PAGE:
It’s the one week out of the year when children with cancer can leave their worries behind them and just have fun laughing, painting, fishing and even sleeping outside.

    It’s Kay’s Kamp, Delaware’s first oncology camp for children ages 5 to 17, and this year it will be right here in Middletown.


    It’s the one week out of the year when children with cancer can leave their worries behind them and just have fun laughing, painting, fishing and even sleeping outside.
    It’s Kay’s Kamp, Delaware’s first oncology camp for children ages 5 to 17, and this year it will be right here in Middletown.
    Bill and Laurie Warren of Bear founded the camp last year in honor of their daughter Kaylyn, who lost her 17-month battle with leukemia in March 2007 when she was 18 years old.
    Laurie said after Kaylyn became sick, she gave up her dream to one day open a bed and breakfast to instead open a free camp for kids to provide children with cancer a little bit of normalcy for one week.
    “The one thing about chemotherapy is you don’t feel normal anymore,” Laurie said. “These kids have to grow up so fast. It’s tough.”
    She said 11 children attended the camp last August, when it was held at the St. Joseph’s Center for Community Service in Clayton. This year, the camp will be held at St. Andrew’s School in Middletown, and 27 campers have signed up as of July 22. The overnight camp will run from Saturday, Aug. 7 to Saturday, Aug. 14.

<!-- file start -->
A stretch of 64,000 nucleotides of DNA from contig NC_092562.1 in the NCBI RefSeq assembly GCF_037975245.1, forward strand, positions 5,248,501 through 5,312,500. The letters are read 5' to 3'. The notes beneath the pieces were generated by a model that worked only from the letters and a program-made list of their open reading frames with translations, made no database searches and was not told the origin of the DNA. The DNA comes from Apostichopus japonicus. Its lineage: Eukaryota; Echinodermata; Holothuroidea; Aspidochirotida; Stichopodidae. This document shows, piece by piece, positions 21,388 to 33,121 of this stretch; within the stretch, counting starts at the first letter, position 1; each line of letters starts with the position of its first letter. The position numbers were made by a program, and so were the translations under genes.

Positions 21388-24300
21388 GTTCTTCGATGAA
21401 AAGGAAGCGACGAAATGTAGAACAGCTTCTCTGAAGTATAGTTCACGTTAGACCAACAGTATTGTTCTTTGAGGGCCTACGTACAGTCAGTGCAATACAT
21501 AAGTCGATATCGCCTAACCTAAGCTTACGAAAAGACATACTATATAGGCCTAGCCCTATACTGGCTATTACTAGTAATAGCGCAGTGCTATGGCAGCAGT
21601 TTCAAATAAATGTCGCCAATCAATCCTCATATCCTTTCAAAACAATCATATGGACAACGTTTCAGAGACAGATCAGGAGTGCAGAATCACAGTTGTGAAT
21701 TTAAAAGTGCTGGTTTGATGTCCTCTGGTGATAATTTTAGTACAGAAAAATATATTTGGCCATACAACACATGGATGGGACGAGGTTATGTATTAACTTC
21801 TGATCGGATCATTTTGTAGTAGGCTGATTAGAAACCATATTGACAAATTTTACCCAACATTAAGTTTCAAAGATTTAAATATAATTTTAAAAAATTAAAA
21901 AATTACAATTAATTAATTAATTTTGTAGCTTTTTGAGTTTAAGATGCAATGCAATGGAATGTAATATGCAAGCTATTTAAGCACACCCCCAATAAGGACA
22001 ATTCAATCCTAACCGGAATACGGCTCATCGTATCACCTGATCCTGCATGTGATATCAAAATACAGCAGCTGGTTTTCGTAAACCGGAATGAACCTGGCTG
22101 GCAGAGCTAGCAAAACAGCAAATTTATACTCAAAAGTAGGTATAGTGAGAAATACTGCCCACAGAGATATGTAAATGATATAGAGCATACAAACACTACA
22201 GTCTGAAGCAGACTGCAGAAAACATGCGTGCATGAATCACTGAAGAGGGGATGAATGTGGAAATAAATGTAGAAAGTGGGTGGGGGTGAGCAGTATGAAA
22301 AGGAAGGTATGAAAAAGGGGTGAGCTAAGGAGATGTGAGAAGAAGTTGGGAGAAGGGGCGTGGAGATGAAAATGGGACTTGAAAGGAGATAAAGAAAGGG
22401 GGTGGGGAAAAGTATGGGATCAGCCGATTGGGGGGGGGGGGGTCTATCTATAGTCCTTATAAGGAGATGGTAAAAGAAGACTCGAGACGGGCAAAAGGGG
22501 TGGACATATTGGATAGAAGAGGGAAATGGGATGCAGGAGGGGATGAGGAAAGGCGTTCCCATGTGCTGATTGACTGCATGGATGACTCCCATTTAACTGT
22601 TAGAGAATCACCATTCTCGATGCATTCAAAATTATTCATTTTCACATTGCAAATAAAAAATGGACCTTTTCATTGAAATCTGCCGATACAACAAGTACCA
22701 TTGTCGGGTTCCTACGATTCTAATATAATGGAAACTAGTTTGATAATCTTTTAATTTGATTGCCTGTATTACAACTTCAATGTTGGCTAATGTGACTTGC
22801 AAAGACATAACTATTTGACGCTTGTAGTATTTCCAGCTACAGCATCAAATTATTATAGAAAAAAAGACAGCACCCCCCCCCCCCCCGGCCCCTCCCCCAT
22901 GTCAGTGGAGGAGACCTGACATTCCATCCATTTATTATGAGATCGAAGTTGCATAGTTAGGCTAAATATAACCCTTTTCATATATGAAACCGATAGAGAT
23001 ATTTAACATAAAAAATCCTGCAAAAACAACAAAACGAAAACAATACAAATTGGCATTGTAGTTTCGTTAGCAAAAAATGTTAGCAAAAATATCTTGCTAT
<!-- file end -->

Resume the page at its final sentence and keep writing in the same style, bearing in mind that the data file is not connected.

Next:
Kay’s Kamp offers children the same activities they would find at any other camp, except here there is round-the-clock medical care and treatment, with doctors and nurses on site for those that need it.
    Laurie said a new theme takes over the camp each year, and this year campers will have fun exploring the worlds of “Toy Story,” “Indiana Jones,” and “Star Wars,” as Kay’s Kamp goes to the movies.
    Cindy Chatham, a special activities counselor at the camp, said from archery to pottery, there’s always something going on.
    “It’s awful to think a child has to go through what these kids have to go through, but they are still kids and they still love to have fun, giggle, be silly and carry on,” she said. “It’s so exciting to see them thrilled about every single thing.”
    Chatham said her son Derrick, who is also a counselor, was best friends with Kaylyn, and they can’t imagine not being involved in the camp.
    “We wanted to be a part of it because she was such a big part of our life,” she said. “It holds a special place in my heart, and as long as I live, I’m going to be part of it.”
    Scott Wilcox, president of the Leukemia & Lymphoma Society’s Delaware Chapter, said his 9-year-old son Justin attended camp last year and will return this year.
    “[The kids can] relate to what each other are going through,” he said. “This lets children affected by the disease know what’s out there.”
    Justin said he enjoys camp and is excited to take part in archery and fishing again this year.
    “I’m happy,” he said. “[I get to] see a bunch of other campers.”
    Laurie said Kaylyn would be proud to see her dream in action for the second year in a row and that many kids are getting a great experience because of it.
    “It’s strange because I keep thinking she would love to be here for this, but then I think that if Kaylyn hadn’t gone through what she went through, this camp wouldn’t be here.”

Editor Shauna McVey contributed to this article